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PreMarket Prep Stock Of The Day: Wells Fargo

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PreMarket Prep Stock Of The Day: Wells Fargo

Benzinga's PreMarket Prep airs every morning from 8-9 a.m. ET. During that fast-paced, highly informative hour, traders and investors tune in to get the major news of the day, the catalysts behind those moves and the corresponding price action for the upcoming session.

On any given day, the show will cover at least 20 stocks determined by co-hosts Joel Elconin and Dennis Dick along with producer Spencer Israel.

For those who don't have the time to tune in live or listen to the podcast, Benzinga will highlight one stock that merits further discussion. This analysis is not a buy or sell recommendation.

With the stock index futures deep in the red during Thursday’s show, the hosts were taking a contrarian stance on the markets in some issues. In other words, instead of “selling into the hole” they were looking for a “buy the dip” opportunity.

One that was discussed in great detail was Wells Fargo (NYSE: WFC), making it the PreMarket Prep Stock Of The Day.

The Set Up: In the words of co-host Dennis Dick, “if you missed the boat in the issue on its run from $22 to $33.89, the boat is coming back to the dock.”

It should be noted the issue was discussed as a scalp, short-term swing trade, or even a longer-term trade if the U.S. can avoid a second wave of COVID-19.

The Technicals: As is often common with stocks, an extended rally of a few weeks can evaporate in a matter of days. With respect to Wells Fargo, its jaunt from its May 16 low ($22) to its high on June 5 ($33.89) occurred over 16 trading sessions. However, over half of that gain has vanished over the last four trading sessions.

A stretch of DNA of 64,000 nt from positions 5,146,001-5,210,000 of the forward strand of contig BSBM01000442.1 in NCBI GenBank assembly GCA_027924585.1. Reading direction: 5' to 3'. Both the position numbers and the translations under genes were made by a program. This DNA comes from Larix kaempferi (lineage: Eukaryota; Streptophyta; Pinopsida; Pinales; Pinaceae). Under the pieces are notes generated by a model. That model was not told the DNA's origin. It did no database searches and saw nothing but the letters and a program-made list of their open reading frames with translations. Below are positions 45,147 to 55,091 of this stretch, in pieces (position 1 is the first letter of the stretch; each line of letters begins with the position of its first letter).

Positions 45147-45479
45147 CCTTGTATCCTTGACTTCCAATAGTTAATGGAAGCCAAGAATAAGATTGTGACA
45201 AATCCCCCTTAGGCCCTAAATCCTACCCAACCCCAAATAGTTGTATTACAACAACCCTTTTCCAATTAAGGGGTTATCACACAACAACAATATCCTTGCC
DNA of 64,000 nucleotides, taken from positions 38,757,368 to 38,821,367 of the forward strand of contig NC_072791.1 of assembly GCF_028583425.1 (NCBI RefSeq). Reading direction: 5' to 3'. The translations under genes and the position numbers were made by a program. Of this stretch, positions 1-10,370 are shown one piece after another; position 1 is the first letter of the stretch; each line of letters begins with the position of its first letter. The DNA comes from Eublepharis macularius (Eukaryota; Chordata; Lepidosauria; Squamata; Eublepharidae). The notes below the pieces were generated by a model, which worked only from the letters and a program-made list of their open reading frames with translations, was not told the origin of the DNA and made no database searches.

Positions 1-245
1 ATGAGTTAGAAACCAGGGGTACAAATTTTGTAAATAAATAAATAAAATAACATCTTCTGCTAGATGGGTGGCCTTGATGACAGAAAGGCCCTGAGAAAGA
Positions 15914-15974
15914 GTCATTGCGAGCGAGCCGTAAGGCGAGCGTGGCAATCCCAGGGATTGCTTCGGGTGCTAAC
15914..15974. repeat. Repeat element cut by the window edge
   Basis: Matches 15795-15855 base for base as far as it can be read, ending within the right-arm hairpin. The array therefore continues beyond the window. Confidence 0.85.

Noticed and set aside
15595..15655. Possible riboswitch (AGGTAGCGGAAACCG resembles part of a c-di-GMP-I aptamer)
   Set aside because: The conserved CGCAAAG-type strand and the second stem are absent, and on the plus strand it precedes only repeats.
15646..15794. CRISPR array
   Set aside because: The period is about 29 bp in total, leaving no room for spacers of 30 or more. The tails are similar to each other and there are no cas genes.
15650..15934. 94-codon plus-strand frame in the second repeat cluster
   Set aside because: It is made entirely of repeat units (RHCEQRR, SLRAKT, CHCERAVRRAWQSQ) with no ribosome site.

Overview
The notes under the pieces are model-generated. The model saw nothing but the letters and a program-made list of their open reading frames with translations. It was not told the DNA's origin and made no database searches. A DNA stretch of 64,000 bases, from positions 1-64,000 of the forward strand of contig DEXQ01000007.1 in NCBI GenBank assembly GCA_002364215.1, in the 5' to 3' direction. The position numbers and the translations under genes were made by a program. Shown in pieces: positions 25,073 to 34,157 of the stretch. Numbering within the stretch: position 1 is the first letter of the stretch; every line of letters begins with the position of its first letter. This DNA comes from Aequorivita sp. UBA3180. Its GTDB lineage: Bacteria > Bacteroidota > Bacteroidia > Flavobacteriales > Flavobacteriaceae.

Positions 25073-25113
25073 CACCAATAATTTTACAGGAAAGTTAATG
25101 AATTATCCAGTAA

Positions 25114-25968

50% Retracement: With the co-hosts not being followers of the Fibonacci retracements (.382 and .618), their combined 50-plus years of experience has them favoring only the 50% retracement of a move.

Doing the simple math reveals that halfway back from $22 to $33.89 is $27.94. Since the issue was already trading below that level when it was being covered on the show, Dick explained another tactic to play the issue on the long-side, besides randomly buying the issue just because it was below that price.

All About The Opening Print: Based on the fact that active traders and algorithms often initiate large positions on the opening print, it can often be an excellent reference point. Instead of randomly buying the open ($27.20) in the event it continues lower, which it did, going long the issue when it came back up through the open would be a valid setup. If executed, leaning on the initial low could have been a possible exit if on the wrong side. The author of this article calls it the “The Whoops” trade.

The End-Result: The flush off the much lower open took the issue to $27.02, but when it came up through the open ($27.20), it kept on moving higher. Where to exit is always the tricky part, but based on a 2 to 1 risk-reward ratio, the potential exit of $27.60 was easily achieved as of the 11 a.m. EST. The high for the day stands at $28.42.

A recap of the discussion on today’s show can be found here:

 

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